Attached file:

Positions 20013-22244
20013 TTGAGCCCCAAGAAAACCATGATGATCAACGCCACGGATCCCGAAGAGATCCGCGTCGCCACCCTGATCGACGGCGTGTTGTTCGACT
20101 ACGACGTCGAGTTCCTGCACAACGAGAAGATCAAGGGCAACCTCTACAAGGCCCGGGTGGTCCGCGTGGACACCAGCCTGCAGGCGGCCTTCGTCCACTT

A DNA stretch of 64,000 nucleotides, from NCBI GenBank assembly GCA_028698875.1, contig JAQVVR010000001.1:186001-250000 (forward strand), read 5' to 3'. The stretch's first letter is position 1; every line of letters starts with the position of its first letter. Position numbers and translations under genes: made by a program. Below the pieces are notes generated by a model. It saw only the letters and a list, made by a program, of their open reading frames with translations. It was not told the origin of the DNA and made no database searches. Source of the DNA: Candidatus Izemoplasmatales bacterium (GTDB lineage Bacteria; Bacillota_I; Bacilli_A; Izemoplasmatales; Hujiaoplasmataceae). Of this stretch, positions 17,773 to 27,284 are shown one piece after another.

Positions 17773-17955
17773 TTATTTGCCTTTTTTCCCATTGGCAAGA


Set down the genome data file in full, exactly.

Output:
Positions 20013-22244
20013 TTGAGCCCCAAGAAAACCATGATGATCAACGCCACGGATCCCGAAGAGATCCGCGTCGCCACCCTGATCGACGGCGTGTTGTTCGACT
20101 ACGACGTCGAGTTCCTGCACAACGAGAAGATCAAGGGCAACCTCTACAAGGCCCGGGTGGTCCGCGTGGACACCAGCCTGCAGGCGGCCTTCGTCCACTT

A DNA stretch of 64,000 nucleotides, from NCBI GenBank assembly GCA_028698875.1, contig JAQVVR010000001.1:186001-250000 (forward strand), read 5' to 3'. The stretch's first letter is position 1; every line of letters starts with the position of its first letter. Position numbers and translations under genes: made by a program. Below the pieces are notes generated by a model. It saw only the letters and a list, made by a program, of their open reading frames with translations. It was not told the origin of the DNA and made no database searches. Source of the DNA: Candidatus Izemoplasmatales bacterium (GTDB lineage Bacteria; Bacillota_I; Bacilli_A; Izemoplasmatales; Hujiaoplasmataceae). Of this stretch, positions 17,773 to 27,284 are shown one piece after another.

Positions 17773-17955
17773 TTATTTGCCTTTTTTCCCATTGGCAAGA